The word on the street among the right’s intelligentsia and punditocracy is that Herman Cain cannot, should not, and will not be the Republican nominee for president in 2012.
Now, dear readers, those “never-will-happen,” 100%-certain predictions made by mere mortals — and there seem to be more and more of them these days — just remind me of weatherman goofs.
You know what I’m talking about. “There’s a 0% chance of rain here today”; it’s raining cats and dogs right out your window. “There’s a 100% ‘probability’ that this hurricane will hit the east coast of Florida by evening tomorrow”; hurricane fill-in-the-blank hits west coast of Florida where all the east coast residents have been moved during evacuations.
Weather is a far more exact science, however, than predicting human behavior.
And one would really need to be a ninny living under a rock in the San Fran Bay not to know by now that we have entered a new era in American politics, where the unpredictable, unlikely, unforeseen anomaly is becoming a new rule of sorts.
The triumph of Barack Obama against one of the most far-reaching, most powerful political machines in American history — the Clintons — ought to have awoken political insiders to the new reality. But if they were sound sleepers, then the rise of the middle-class, grassroots tea party movement ought to have been like a million roosters crowing at dawn, enough to awaken all but the dead-as-doornails beltway folks. Nothing — absolutely nothing — in American politics is predictable using the old rule book. Not anymore.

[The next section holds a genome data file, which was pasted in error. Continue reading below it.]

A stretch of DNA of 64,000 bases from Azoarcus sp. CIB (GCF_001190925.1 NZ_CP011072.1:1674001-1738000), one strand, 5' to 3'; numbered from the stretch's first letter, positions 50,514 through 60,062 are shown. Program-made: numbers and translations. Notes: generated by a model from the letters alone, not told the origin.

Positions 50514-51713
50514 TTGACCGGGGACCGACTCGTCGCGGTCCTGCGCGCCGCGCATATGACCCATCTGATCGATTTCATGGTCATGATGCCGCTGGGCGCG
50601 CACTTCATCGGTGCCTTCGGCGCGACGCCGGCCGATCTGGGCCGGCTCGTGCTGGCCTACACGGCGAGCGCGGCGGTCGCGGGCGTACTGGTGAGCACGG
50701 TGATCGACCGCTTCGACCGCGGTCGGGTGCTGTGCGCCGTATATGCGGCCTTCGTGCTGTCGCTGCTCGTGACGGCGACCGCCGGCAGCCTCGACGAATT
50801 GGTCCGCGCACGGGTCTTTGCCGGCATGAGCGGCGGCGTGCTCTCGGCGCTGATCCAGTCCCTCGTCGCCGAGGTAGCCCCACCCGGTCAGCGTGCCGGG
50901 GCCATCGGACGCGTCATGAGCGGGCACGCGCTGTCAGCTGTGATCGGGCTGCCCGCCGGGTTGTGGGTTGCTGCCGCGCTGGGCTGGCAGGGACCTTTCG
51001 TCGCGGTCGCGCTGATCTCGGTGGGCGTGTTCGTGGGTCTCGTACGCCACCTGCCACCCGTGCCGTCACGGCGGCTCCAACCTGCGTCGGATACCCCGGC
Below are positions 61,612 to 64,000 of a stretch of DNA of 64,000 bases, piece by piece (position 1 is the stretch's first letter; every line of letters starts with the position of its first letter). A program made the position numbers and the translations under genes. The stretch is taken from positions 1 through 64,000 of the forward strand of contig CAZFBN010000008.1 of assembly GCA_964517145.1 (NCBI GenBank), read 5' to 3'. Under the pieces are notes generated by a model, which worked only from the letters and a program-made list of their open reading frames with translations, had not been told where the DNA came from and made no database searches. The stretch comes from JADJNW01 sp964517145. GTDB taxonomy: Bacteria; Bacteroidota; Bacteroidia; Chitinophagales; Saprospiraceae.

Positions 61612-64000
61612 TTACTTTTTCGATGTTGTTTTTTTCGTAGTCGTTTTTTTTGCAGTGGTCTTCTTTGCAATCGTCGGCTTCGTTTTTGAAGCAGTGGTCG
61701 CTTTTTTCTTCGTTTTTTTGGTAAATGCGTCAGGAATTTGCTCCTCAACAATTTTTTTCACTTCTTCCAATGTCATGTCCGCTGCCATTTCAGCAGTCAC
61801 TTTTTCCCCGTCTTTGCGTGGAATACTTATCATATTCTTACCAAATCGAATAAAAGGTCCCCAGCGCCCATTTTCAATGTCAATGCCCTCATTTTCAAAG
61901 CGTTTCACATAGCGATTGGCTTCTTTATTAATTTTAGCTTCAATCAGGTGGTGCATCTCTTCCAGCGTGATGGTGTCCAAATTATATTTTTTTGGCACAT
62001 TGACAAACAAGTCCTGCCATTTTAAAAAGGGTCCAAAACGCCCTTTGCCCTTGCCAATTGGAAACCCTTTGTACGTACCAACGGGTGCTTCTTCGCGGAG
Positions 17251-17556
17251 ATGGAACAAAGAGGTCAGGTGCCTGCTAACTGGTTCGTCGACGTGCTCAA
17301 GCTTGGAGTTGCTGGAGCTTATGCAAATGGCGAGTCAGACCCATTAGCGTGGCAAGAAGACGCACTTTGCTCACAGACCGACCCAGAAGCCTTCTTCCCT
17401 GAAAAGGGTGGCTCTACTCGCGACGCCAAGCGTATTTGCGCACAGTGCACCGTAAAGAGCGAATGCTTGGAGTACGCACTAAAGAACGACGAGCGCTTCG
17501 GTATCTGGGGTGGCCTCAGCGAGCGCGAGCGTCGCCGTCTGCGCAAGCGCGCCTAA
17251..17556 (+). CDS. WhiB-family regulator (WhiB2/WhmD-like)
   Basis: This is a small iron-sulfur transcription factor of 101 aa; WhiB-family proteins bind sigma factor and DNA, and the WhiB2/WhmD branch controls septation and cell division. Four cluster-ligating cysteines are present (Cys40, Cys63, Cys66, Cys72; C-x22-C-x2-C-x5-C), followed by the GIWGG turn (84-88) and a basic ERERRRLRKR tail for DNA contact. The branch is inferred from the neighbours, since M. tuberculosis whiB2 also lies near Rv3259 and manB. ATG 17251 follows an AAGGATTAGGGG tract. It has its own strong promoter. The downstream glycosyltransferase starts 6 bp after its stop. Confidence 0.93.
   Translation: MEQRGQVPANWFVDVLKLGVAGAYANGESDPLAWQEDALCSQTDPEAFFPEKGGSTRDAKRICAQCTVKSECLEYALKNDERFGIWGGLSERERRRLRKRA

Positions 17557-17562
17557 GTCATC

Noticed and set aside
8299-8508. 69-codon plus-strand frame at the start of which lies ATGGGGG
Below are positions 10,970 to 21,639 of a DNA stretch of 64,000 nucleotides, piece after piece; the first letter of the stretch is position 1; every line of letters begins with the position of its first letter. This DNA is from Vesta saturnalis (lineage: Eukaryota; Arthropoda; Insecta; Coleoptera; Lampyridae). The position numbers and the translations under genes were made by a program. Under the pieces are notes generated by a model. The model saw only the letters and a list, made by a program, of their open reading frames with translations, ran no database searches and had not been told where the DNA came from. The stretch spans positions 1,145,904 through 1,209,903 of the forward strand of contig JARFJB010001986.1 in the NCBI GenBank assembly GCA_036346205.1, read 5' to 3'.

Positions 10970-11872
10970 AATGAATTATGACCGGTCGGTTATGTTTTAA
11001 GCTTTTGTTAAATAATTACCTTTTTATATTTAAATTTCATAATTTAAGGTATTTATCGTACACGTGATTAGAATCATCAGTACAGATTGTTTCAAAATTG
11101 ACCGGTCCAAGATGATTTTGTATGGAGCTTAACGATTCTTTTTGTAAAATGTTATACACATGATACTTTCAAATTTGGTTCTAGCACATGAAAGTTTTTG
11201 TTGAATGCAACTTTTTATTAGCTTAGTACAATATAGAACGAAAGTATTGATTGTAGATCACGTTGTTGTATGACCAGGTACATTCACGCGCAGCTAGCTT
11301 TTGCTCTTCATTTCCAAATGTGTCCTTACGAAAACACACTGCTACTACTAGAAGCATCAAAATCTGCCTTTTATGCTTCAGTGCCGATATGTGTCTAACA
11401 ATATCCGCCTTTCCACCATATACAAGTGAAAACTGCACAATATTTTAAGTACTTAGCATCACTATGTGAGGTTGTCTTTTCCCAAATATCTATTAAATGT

So when a proven American businessman like Herman Cain arises and runs for president, dissing his chances is downright dimwitted. If the politicos are right and 2012 will be all “It’s the economy stupid,” then the voice of exemplary free-enterprise success might be the most appealing one in a room full of nothing else but polished, professional, mealy-mouthed politicians.
In the first Republican presidential debate last week, Cain blasted out the response that should have been headline news from coast to coast. When asked about his nonexistent public-office resume — and how he might win the presidency having never won an election — Cain quickly and authoritatively parried: “Everyone in Washington has held public office before. How’s that working out for you?” A slam dunk, if there ever was one.
I would not ever want to be caught in a woodshed facing off against Herman Cain.
Herman Cain speaks, and people who’ve never even heard of him stand up spontaneously and applaud. Many actually cry in gratitude for the authoritative voice of experience Herman brings to every audience. There was good reason for Ed Morrissey to report on Cain’s CPAC speech as the one that “stole the show.”
So why not Herman Cain for president?
Before I go further down this road, some full disclosure. No, I don’t work for Herman Cain. I don’t know him personally either. However, I have loved Herman Cain since the first time I heard him on radio, many years ago now. I have heard Cain verbally eviscerate “African-American” poor-mouth callers in a way that surely made them hope no one they knew was listening.
Herman Cain is an Atlanta guy; I’m an Atlanta gal. Herman Cain has been married to the same woman his entire adult life and is a family man if there ever was one. I’m Cain’s lifelong-married female societal counterpart. I relate to Herman Cain as though he were my next door neighbor in the other America — where monogamy still thrives and kids still mind their manners and the adults still stick together and raise future citizens who don’t end up costing their neighbors a wad in legal and welfare expenses.
Herman Cain is — through and through — the kind of guy you would trust with your last dollar. He’s so honest and so courageous that he has referred to himself as “the dark-horse candidate” — with a smile that could charm the hide off an ornery gator.